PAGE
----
By Jesse Marx
By Chris Parker
By Jake Rossen
By Jesse Marx
By Michelle LeBow
By Alleen Brown
By Maggie LaMaack
By CP Staff
I went to lunch with some friends on Sunday. There's one girl who thinks she knows everything and is always peppering us with stories and factoids to show off. Sunday she throws this nugget out: In domestic killings, the number one weapon used is not guns, but frying pans. This can't be true, can it? It sounds like something Saturday Night Live would have the NRA saying in a skit. —Hokienautic, via the Straight Dope Message Board
To believe this bogus stat is to give credence to its bogus implications: Number one, that women commit some huge chunk of domestic murders since presumably it's women swinging those pans. Number two, that when women do kill their partners, a frying pan is honest to God how they do it. We'll start with implication #2. According to U.S. Justice Department statistics from 1990 to 2004, when American women decide they've had it with the man in their life, they address the situation using "blunt objects" only 2 percent of the time. As one might expect, 69 percent of the time they use a gun. In less gun-happy Canada, 63 percent of women who killed their husbands between 1985 and 1994 stabbed them, 22 percent chose firearms, and 15 percent resorted to beatings or "other." Death by cookware wasn't broken out as a separate category, but it's safe to say there wasn’t a lot.
As we get into implication #1, let's first concede this much: research suggests women are the aggressors much more often than is commonly believed. In fact, a study published this year in the Journal of Family Psychology indicates that women are more likely than men to commit domestic violence. Of 1,600 straight couples surveyed, 18 percent reported that in the previous year the woman had engaged in one of 11 "violent behaviors" toward the man, versus 14 percent the other way around. What's more, over 7 percent of the couples reported "severe" female-on-male violence, compared to less than 4 percent reporting severe male-on-female violence. The most common female-on-male acts were "threw something" and "pushed, grabbed, or shoved," both at about 12 percent. (OK, you can throw a frying pan, but aerodynamic considerations argue for something more compact.)
Not surprisingly, the study has its critics, who point out that it doesn't take into account the frequency of violent acts or their context, e.g., self-defense. In addition, its findings rely on self-reporting, and these days it may be less socially acceptable for a man to admit abusing a spouse than it is for a woman.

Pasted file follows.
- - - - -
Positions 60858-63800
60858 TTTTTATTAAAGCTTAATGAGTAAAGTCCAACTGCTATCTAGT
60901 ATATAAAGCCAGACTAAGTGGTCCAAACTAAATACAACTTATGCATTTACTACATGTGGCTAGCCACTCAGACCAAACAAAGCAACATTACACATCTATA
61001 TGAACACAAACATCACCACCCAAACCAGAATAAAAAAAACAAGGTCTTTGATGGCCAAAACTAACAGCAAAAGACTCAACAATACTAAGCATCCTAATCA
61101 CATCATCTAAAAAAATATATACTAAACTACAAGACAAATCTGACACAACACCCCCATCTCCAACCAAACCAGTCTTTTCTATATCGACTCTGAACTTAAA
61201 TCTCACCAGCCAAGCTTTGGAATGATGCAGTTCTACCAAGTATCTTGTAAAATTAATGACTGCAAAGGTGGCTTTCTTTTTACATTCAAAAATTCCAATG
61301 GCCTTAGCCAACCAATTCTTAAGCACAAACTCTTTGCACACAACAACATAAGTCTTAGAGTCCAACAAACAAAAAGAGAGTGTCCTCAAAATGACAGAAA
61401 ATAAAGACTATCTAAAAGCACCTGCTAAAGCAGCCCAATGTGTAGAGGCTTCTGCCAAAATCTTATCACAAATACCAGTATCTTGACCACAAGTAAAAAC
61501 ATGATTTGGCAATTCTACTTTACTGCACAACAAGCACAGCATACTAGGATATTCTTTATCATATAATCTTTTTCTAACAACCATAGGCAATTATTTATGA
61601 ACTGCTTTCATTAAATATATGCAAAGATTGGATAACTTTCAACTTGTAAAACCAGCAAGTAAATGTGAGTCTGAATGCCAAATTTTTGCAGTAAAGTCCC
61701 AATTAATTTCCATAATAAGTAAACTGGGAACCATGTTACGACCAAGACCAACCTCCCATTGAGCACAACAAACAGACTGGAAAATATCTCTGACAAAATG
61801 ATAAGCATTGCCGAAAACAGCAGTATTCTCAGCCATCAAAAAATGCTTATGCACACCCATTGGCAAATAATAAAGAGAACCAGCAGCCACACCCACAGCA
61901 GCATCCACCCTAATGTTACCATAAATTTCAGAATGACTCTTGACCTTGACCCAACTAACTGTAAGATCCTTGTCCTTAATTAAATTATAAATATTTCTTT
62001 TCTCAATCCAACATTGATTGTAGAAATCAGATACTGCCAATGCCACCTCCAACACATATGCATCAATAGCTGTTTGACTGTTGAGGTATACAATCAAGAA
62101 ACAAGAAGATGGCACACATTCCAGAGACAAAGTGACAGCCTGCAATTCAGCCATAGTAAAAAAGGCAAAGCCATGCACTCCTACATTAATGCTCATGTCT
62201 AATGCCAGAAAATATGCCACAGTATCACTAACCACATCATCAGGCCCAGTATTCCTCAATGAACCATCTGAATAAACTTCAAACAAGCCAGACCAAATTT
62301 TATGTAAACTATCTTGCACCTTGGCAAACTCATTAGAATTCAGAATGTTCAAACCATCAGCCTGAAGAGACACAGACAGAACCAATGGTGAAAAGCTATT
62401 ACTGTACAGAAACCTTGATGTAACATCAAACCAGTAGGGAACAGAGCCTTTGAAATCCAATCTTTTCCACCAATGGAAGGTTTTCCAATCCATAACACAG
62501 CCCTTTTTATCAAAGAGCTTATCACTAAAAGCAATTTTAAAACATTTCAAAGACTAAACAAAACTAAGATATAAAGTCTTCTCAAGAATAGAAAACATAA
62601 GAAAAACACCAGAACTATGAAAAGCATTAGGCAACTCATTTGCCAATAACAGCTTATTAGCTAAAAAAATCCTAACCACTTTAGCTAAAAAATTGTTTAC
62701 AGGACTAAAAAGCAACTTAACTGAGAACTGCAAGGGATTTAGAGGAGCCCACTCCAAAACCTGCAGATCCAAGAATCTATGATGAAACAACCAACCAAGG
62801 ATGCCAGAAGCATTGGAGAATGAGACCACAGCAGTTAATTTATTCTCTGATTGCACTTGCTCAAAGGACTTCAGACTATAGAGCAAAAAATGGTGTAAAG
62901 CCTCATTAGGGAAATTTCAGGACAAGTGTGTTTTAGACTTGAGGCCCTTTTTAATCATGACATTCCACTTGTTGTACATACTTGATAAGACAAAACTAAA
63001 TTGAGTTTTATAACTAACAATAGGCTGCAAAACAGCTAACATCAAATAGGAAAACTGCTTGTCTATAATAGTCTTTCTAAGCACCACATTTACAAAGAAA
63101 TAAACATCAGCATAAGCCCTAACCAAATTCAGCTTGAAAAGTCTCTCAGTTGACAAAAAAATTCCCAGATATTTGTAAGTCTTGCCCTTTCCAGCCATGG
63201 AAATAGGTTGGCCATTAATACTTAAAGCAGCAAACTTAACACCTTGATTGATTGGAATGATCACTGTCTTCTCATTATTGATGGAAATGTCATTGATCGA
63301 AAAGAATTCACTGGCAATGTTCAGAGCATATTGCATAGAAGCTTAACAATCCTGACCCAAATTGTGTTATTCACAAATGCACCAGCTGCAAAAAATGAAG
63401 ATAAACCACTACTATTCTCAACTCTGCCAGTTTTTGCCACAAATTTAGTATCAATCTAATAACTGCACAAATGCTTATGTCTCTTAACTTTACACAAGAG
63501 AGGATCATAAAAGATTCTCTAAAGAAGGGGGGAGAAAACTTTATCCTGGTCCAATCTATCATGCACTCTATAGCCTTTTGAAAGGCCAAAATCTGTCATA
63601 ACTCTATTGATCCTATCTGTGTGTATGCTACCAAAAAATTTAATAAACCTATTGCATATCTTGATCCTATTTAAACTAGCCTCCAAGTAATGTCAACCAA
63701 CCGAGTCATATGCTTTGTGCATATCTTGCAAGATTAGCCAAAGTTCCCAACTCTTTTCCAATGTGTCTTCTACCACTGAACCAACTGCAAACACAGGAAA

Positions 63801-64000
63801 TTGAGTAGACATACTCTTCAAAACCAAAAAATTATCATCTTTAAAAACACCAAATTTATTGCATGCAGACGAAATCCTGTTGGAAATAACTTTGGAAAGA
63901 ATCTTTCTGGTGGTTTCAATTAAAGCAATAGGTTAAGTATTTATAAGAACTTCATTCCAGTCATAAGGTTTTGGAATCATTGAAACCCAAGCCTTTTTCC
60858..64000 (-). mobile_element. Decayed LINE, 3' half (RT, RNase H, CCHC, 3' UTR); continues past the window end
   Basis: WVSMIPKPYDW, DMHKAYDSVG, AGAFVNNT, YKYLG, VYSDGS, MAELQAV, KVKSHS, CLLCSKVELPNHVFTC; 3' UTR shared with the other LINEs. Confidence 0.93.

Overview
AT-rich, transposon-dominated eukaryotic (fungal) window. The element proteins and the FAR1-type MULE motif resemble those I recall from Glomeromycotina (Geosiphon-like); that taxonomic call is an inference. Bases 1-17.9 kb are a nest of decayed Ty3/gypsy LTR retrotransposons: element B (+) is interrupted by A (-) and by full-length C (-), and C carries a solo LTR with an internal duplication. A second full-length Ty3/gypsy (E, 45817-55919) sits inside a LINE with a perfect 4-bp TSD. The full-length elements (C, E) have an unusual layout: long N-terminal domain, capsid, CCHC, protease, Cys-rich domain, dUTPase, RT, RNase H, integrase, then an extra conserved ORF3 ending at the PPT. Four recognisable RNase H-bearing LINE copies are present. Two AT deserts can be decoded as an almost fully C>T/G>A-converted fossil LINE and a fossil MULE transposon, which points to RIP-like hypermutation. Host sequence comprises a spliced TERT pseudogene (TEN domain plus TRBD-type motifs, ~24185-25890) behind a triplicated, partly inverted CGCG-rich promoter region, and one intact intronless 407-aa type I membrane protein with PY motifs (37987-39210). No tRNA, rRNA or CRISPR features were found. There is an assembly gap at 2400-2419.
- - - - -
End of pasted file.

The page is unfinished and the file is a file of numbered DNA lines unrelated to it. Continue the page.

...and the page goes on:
Still, accumulating research suggests the standard portrayal of women as victims is inaccurate. As far back as the 1970s researchers were reporting that wives and husbands seemed equally likely to resort to physical violence in a conflict. A glance through one compilation of close to 150 studies suggests that rates of domestic violence are roughly comparable between the sexes.
That's not to say men suffer an equal number of injuries. Depending on what you read, men suffer from 9 percent to around a third of domestic-violence injuries, although they're less likely to report the abuse. What's also not in dispute — and here we finally take care of implication #1 — is that many more women than men are killed as a result of relationships gone wrong. Among domestic homicides in 2004, 1,159 women were killed by their male partners, while only 385 men were killed by female partners.
How violent are less-traditional housekeeping arrangements? The prevalence of domestic violence among gays and lesbians is hard to measure, since many same-sex couples remain closeted even when the relationship turns violent (called by some the "double closet" syndrome). A review by psychology professor Carolyn West found estimates of lesbian domestic abuse ranging anywhere from 8.5 to 73 percent but says that in most studies 30 to 40 percent of lesbians reported they'd been in a violent relationship. The National Coalition of Anti-Violence Programs, a gay and lesbian advocacy group, estimates based on the sparse research available that domestic violence occurs in 25 to 33 percent of same-sex couples. Both West and the NCAVP think the rate of domestic violence among gays and lesbians is about the same as among straights.
I've focused on the U.S., but the situation in most of the rest of the world is no better and often worse. In India an estimated 40 percent of women are physically abused; according to government figures, 7,000 were killed last year by their husbands or in-laws in disputes over dowry money, and the real tally is almost certainly higher. More than a third of Chinese women have been beaten by their current partner, and in rural Ethiopia about 70 percent of women are abused in their lives — more than 50 percent in the last 12 months.
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